Hepatitis C Testing

Sample type needed

Blood

Incubation period 

28 days (or 10 days with Early Detection tests)

Who is this test suitable for?

Men and women with symptoms or concerns

Results time 

Within 4 days of receipt in the lab

Treatment

Antiviral medication is effective in 50-85% of cases

Where can I get tested?

All Better2Know centres

What is a Hepatitis C?

The Hepatitis C Virus (also referred to as HCV) is a virus that can infect the liver. About 75% of people infected with Hepatitis C go on to develop a chronic condition. Symptoms can take years or even decades to appear.  Often, by the time a person becomes ill and seeks help, considerable damage will have already been done to the liver. If HCV is diagnosed early, treatment can be initiated and severe life threatenting complications may be prevented.

HCV is transmitted through blood-to-blood contact. It can be passed on through unprotected vaginal, anal or oral intercourse as well as body to body contact. It can also be passed through sharing needles, when injecting recreational drugs, sharing toothbrushes and razors, having a tattoo or body piercing with equipment that has not been properly sterilised and needle stick injuries. HCV can also be caught from medical treatment in developing countries, and from mother to baby during pregnancy and/or birth. Transmission during sexual intercourse in monogamous heterosexual couples is rare, but there is an increased risk of infection for homosexual men and individuals who are HIV positive.

What are the symptoms of Hepatitis C?

Many people who have the virus often have no symptoms at first.  This is why it is important to get tested regularly if you have ever been at risk. Early symptoms can include:

  • Feeling tired
  • Loss of appetite
  • Stomach pains
  • Nausea and vomiting.

Later symptoms can include:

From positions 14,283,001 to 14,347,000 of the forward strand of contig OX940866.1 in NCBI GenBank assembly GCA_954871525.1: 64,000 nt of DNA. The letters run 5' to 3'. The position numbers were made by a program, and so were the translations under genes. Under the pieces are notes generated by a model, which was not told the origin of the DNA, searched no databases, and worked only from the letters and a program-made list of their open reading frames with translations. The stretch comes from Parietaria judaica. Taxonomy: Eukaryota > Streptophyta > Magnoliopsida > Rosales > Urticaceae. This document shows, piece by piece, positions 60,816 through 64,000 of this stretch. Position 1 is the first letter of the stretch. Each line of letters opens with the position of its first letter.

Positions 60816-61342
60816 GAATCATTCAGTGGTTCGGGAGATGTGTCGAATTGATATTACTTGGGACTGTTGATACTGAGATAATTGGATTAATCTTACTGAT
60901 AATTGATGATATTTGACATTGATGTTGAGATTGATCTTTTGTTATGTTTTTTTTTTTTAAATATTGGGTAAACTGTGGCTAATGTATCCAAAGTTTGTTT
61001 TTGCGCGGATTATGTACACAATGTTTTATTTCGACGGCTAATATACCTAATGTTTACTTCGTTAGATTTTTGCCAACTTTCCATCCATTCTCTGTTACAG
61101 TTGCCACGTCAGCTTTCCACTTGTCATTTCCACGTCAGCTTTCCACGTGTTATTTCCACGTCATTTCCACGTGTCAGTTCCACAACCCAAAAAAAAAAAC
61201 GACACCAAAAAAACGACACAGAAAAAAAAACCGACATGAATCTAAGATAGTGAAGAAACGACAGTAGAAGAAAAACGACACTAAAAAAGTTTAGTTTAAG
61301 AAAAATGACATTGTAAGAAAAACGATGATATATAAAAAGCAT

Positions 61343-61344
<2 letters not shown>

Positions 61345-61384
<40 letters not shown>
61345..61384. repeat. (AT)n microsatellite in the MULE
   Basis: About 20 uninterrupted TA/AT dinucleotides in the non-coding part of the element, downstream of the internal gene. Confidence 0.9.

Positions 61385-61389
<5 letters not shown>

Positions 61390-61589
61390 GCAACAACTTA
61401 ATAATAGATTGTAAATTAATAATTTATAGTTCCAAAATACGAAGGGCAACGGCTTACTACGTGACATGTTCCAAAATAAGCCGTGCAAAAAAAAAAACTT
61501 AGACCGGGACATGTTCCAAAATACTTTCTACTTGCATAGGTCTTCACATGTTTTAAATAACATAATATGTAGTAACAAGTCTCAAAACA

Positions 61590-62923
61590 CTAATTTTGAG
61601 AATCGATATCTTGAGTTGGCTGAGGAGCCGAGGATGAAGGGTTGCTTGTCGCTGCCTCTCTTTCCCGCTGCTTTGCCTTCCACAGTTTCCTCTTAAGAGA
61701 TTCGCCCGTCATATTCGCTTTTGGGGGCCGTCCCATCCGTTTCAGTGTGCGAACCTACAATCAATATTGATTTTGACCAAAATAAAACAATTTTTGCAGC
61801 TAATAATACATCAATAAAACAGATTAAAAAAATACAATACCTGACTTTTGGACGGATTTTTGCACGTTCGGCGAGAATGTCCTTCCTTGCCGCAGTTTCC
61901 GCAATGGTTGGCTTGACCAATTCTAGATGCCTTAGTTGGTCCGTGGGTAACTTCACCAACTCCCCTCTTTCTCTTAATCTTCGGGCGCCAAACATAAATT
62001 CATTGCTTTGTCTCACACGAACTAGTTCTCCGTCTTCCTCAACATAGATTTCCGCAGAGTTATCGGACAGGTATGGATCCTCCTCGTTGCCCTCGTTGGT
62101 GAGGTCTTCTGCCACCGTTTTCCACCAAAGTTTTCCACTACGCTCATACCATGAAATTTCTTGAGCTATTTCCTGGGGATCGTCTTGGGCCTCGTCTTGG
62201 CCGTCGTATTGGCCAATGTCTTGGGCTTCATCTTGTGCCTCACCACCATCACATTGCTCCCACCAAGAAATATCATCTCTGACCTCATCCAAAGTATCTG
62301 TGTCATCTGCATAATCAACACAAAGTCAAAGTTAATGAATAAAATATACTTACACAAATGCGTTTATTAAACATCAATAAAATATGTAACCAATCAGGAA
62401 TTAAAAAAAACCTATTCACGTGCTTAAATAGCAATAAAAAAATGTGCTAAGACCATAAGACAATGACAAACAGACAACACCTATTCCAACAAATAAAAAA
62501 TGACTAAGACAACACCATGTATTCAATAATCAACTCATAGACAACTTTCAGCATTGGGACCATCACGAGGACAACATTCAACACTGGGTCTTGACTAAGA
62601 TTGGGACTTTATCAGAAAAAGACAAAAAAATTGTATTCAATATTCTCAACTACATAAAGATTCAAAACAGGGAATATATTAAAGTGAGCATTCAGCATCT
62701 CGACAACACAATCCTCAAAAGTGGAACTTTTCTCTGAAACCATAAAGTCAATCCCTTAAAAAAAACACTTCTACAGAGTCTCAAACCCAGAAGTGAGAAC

• Mood swings
  • Anxiety and depression
  • Digestive problems

In cases of chronic Hepatitis C infection the virus will remain in the body unless medical treatment is given. Most people do not have symptoms and some may have symptoms of fatigue but there may be ongoing damage to the liver.

Did you know? …

It is estimated that 3% of the world’s population are living with chronic Hepatitis C and more than 350,000 people die every year from Hepatitis C-related liver diseases.

What happens if I leave Hepatitis C untreated?

If left undetected and untreated, the virus can cause life-threatening conditions.  These can include scarring of the liver (cirrhosis), liver cancer and liver failure. You also will be at a higher risk of contracting HIV and other STIs through unprotected sexual intercourse. There is a risk of transmission from mother to baby either whilst pregnant or during delivery. About one in five people with a chronic Hepatitis C infection will go on to develop cirrhosis of the liver within 20 years.

How do I get tested?

Better2Know offers a Hepatitis C test on its own or as part of a health screen.  If you would like to test for Hepatitis C and other STIs that you are worried about, we offer a range of tests and screens that may help.

A blood sample is needed for your Hepatitis C test and the same sample can also be used for other STI tests you may want. Results for your Hepatitis C test will be available the same day that your sample is received in our laboratory. In the event of a positive result, Further testing will be required to correctly identify the strain of Hepatitis C virus you carry. Better2Know can help you if you test positive for any of your results

What treatments are there?

HCV can be treated by taking a combination of drugs. These combination drugs are taken for a period of time that will depend on the strain of the virus that you have. Throughout therapy, blood tests need to be taken to check if the medication is working. Even if the virus is not completely cleared, the treatments can reduce inflammation and scarring of the liver. Better drugs are being developed all the time that can offer increased chances of success and there are some medicines now available that promise to cure Hepatitis C infections.

Lifestyle changes can also help limit the chance of damage to your liver developing. These include eating a healthier diet, exercising regularly and stopping alcohol intake.